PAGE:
Outside the walls of Acre during the Third Crusade,a Welsh and a Turkish archer agreed to a trial of skill. Each promised to stand still while his adversary took a shot at him. The Turk fired and missed, then suggested they allow themselves two shots each. The Welsh archer - says the Norman poet Ambroise - agreed, but while the Turk was getting his second arrow ready, the Welshman took careful aim and shot him through the heart:
"So, by Saint Denis, mine I broke."
'Tis but a scratch
Captain Dupetit-Thouars of the Tonnant was also badly mangled. He lost both arms and a leg. He refused to go below, but had himself placed in a tub of bran and sawdust to soak up the blood. He continued to give orders until he mercifully lost consciousness.
The Arab Camp at the Battle of Yarmuk, 636 AD
We move amongst the cushions,
With the grace of gentle kittens
Our bracelets on our elbows.
If you attack we shall embrace you;
And if you retreat we will forsake you
With a loveless separation.
Before rising to commmand the British expeditionary force in the Crimean War, Lord Raglan served as the Duke of Wellington's military secretary at Waterloo. He had never actually commanded a unit before the war, but merely standing beside the Iron Duke during the Napoleonic Wars apparently was enough to make him the most qualified general in the British Army. Although incompetent as a commander, he was personally rather brave and courageous. At the Battle of Waterloo Raglan lost his right arm. After the surgeon removed the wounded limb, Lord Raglan requested that he see the arm once more. He wished to retrieve a ring on one of the fingers.
...Antigonos [one of Alexander the Great's Successors] once saw some soldiers occupying their leisure playing ball but still wearing their armour. When he sought out their officers to commend them for instilling such zeal in their men, he found them busy drinking, and accordingly demoted them instead and promoted the zealous soldiers in their places.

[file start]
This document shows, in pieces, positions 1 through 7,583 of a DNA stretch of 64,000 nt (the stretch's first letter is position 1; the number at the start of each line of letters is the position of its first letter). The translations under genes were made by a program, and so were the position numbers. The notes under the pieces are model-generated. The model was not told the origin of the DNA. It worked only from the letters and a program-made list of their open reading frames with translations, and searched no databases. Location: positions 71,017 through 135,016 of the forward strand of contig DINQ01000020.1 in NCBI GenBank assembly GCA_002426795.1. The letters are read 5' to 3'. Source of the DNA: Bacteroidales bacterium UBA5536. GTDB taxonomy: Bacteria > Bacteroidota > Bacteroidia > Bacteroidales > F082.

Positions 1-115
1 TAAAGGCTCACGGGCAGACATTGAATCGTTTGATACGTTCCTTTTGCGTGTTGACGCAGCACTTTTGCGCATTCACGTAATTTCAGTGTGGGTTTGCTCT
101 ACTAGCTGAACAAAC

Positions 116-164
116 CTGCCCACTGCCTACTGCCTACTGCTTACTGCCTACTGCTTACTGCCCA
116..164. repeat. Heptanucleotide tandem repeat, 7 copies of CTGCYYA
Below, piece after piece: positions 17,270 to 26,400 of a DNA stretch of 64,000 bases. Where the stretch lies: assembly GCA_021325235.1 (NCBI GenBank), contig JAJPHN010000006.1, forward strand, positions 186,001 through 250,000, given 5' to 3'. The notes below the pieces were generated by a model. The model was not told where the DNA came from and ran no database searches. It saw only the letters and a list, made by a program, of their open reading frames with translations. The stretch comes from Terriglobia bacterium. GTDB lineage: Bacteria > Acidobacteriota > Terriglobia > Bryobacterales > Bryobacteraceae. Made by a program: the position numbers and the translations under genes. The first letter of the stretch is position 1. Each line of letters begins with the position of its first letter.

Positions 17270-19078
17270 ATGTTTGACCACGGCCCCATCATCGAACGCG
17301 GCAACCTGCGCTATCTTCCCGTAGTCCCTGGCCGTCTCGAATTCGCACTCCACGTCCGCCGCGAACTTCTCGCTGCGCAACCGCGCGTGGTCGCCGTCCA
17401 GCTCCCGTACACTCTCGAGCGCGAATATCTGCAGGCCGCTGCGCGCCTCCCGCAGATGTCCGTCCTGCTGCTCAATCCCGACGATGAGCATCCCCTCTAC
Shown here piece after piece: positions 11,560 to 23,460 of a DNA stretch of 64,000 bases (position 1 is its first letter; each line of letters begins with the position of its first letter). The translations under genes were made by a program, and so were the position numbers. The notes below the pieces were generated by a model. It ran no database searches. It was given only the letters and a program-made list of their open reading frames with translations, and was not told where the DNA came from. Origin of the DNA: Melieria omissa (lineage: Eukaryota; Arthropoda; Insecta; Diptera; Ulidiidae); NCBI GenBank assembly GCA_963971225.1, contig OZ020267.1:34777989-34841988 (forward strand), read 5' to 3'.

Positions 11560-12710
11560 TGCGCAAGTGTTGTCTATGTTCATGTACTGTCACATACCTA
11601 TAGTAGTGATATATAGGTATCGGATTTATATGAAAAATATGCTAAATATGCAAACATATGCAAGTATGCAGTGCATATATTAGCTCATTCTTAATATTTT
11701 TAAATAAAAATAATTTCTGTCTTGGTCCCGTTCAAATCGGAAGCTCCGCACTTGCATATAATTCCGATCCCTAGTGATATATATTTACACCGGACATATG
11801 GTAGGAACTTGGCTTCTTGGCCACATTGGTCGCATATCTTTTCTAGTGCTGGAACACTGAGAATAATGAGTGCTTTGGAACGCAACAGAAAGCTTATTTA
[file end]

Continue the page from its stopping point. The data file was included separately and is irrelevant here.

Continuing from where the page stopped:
In the closing years of the sixteenth century, Ireland was so unpopular with English soldiers that a troop of one hundred recruits from Cheshire numbered only sixteen by the time that they reached Connaught, mostly through desertion. Often, recruits were shipped to Ireland without weapons, shoes or even items of clothing, so that they would not be tempted to run away and sell their equipment.
[By the 1500s, the English Longbowmen's skill had sadly declined from their peak in the Hundred Years War] Even enthusiasts for the bow had to admit that Frenchmen and Reiters in battle were apt in contempt to "...turn up their tails and cry: 'shoot English!'", though maintaining that an archer of an earlier generation would have had "the breech of such a varlet nailed to his bum with one arrow, and another feathered in his bowels, before he should have turned about to see who shot the first".
[During the Albigensian Crusade in 1209] Contemporary accounts say that over 7000 people were slaughtered, locked in the church which was then set on fire. Those who were not burned were put to the sword. During the massacre, one horrified onlooker rushed up to the papal legate, the Abbot of Cireaux, and reminded him that there were Catholics as well as heretics in the burning church. The papal legate then made a remark that has resounded through the centuries. "Kill them all", he said, "God will know his own."
Tactful Ancient Diplomacy
The .45 inch calibre Martini-Henry rifles had a tremendous recoil.